The media suffers from yet an another serious structural deficiency . The media does an excellent job of covering events . But, the media fails in covering the process that leads to an event. . In fact , the processual coverage shall prevent a crisis. When a farmer commits suicide or when a starvation death occurs , media descends on the scene of the event and covers it from all possible angles. But, a farmer suicide or a starvation death does not take place in a vacuum .Such an extreme act or a development takes place as a consequence of extreme suffering. The suffering goes unnoticed by the media. Not much professionalism is needed to cover a death . But, the media has to demonstrate creativity to unravel the suffering that causes death. This is possible only if the media has direct exposure to primary classes in society. Unfortunately freedom of press has become freedom for the rich to own the means of production and silence the poor. As a philosopher said: The class which owns the material means of production also owns the production and dissemination of ideas. This is precisely the reason why the ideas that represent the poor and under privileged largely goes un represented in the so called mainstream media. The conspiracy of silence on the issues of the poor is the result of an ideological disposition against poor and systematic deficiency in the structure of the media organizations.

The media also suffers from a deep elitist bias. This bias is blatantly clear when the human rights of the rich and the middle class are under question . Nothing wrong in upholding the rights of the privileged . But, the rights of the underprivileged should receive same attention if not greater attention. Noted economist Jayati Ghosh made this point referring to the media coverage of dengue outbreak in Delhi. Media made a big issue of this problem. As a result ,even the court intervened and pulled up the government . The victims of dengue definitely deserve such an attention in the media. But, the English media failed to show similar attention the rights of the poor to health. Many more people including the children die of malaria, cholera, diahoera etc. But, the media fail to perceive this problem unless there are sensational number of deaths. The media was so concerned because the dengue fly breeds in the luxuries of the rich and the middle class like the refrigerators, air coolers, water filters while the malaria mosquitoes breed on the dirty environs of poorer localities. The media advocacy should therefore become the voice for the voiceless. The violation of human rights of the poor are taken as a routine and a daily reality. The violation of human rights of the rich attract the huge attention of the media. The class bias in reporting the issue of human rights need to be eliminated.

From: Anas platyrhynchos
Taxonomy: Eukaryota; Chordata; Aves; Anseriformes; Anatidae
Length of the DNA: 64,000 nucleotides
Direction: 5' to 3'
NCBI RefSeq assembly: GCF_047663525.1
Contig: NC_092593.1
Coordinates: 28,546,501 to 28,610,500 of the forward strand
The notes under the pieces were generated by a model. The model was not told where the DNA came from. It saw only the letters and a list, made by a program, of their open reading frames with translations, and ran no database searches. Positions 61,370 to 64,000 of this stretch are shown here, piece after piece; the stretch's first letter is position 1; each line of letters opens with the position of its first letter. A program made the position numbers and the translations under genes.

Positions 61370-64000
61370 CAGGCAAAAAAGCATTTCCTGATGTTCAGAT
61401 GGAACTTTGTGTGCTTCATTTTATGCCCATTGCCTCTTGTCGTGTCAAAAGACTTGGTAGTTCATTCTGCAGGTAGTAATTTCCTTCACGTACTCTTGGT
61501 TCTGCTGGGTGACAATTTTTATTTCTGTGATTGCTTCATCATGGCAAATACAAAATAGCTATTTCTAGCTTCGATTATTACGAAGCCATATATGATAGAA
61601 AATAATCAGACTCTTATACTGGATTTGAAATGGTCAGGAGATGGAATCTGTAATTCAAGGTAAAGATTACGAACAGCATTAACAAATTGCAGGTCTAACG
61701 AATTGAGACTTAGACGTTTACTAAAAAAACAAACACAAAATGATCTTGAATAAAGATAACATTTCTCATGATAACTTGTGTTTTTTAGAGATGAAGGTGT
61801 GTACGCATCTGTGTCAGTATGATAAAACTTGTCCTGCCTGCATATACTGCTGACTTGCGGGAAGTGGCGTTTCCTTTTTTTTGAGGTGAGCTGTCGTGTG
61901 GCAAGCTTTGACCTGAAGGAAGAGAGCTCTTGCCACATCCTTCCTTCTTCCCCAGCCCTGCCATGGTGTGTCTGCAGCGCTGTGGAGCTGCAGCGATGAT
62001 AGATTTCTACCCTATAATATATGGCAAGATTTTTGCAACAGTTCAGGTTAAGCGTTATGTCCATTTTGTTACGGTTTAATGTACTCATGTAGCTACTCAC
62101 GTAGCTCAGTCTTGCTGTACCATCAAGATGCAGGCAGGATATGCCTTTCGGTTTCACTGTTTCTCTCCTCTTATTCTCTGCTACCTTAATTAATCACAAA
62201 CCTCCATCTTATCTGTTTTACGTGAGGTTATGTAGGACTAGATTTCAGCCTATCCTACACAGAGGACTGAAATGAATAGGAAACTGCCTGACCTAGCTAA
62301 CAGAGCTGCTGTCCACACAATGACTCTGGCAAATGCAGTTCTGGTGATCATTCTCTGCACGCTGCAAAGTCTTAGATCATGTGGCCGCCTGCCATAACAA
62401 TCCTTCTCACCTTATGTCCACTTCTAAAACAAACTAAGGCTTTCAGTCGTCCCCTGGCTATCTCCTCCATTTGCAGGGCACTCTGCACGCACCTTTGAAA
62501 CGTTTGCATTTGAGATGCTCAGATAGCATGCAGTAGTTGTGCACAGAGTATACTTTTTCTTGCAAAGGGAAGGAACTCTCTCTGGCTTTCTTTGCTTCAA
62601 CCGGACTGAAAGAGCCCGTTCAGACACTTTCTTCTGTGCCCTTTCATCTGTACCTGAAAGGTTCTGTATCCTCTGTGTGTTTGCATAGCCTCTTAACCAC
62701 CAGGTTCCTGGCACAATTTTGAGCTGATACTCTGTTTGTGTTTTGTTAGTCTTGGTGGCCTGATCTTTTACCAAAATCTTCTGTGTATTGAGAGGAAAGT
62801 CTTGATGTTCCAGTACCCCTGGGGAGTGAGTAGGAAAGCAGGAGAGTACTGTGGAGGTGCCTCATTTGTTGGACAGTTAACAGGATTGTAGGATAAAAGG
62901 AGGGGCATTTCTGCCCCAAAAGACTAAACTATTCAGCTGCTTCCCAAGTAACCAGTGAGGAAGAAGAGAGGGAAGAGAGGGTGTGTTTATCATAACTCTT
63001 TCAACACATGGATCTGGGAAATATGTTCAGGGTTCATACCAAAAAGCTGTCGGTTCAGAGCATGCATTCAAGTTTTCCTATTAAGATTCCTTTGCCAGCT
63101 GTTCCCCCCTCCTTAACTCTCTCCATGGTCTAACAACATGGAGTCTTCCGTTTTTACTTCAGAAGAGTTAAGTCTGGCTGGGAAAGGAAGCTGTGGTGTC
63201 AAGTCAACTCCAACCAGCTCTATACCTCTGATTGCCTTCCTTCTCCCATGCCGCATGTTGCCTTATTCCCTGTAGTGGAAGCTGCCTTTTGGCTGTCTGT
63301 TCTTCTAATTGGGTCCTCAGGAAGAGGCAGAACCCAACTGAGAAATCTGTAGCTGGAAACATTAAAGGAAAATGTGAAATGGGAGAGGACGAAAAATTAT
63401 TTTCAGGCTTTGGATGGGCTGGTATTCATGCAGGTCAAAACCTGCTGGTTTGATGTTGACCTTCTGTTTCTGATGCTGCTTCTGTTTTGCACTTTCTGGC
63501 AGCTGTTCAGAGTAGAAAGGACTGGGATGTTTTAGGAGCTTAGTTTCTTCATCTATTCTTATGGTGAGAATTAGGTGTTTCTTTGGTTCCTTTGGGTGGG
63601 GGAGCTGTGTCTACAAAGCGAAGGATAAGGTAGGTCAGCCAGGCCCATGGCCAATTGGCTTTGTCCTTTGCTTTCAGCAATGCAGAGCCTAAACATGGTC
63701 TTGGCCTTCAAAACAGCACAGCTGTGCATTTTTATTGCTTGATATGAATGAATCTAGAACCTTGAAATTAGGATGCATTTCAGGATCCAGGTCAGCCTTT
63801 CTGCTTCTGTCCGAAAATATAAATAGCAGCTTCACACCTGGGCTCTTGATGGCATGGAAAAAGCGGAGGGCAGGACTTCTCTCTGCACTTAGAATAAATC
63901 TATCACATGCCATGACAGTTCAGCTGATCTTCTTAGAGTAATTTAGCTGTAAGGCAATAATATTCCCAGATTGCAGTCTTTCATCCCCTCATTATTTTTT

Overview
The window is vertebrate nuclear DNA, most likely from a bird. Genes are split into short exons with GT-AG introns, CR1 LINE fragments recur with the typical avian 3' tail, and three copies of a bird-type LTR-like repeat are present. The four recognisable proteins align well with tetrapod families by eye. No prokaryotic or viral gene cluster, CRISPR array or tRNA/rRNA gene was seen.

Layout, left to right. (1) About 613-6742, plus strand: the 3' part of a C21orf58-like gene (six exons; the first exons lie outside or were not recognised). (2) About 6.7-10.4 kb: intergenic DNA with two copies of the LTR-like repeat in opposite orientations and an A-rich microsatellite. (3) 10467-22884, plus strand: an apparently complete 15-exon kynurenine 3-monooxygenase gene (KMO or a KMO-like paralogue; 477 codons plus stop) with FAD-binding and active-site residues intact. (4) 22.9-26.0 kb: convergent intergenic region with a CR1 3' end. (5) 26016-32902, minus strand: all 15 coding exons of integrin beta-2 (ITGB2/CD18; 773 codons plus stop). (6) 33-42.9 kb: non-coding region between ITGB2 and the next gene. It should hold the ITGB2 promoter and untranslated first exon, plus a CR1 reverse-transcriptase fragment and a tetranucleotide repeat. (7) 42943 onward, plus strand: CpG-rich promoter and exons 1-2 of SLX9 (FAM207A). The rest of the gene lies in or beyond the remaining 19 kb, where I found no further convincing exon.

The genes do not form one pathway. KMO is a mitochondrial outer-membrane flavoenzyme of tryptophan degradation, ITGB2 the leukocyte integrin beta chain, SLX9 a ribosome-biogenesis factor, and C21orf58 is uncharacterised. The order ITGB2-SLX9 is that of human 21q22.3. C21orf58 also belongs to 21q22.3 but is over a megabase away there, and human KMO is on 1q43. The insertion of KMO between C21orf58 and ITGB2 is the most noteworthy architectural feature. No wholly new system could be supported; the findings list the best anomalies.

The media views the violation of human rights as sporadic events and isolated happenings. But, the media fails to connect them with the social ,political processes and the economic policies that lead to violation of human rights. . This weakness is clear in reporting farmers suicides or the starvation deaths of handloom weavers or atrocities on migrant labourers or the tribal unrest. Of course, there are some notable exceptions to this mainstream trend that plagues the mass media. .

The brazen commercialisation of media, the trivialisation of the content, sensationalism etc., create a great disconnect between the media and the people. Thus, the mass media is devoid of mass reality. The media obsessed with the reality shows, personal and private lives of celebrities ignore the real lives of millions of people. Media suffers from a content disease called celebrity gauging and crime chasing syndrome. In such a media milieu, human rights coverage is an obvious casualty.

The civil society should act as a watch dog. India urgently requires a media literacy movement. A critical evaluation of media should form part of academic curriculum of schools and colleges. A grass roots social pressure would only provide a human rights perspective for the media.

Note: This is the excerpts of a lecture delivered to the students of media laws on the subject “media and human rights” at the National Academy of Legal Studies and Research (NALSAR), Hyderabad.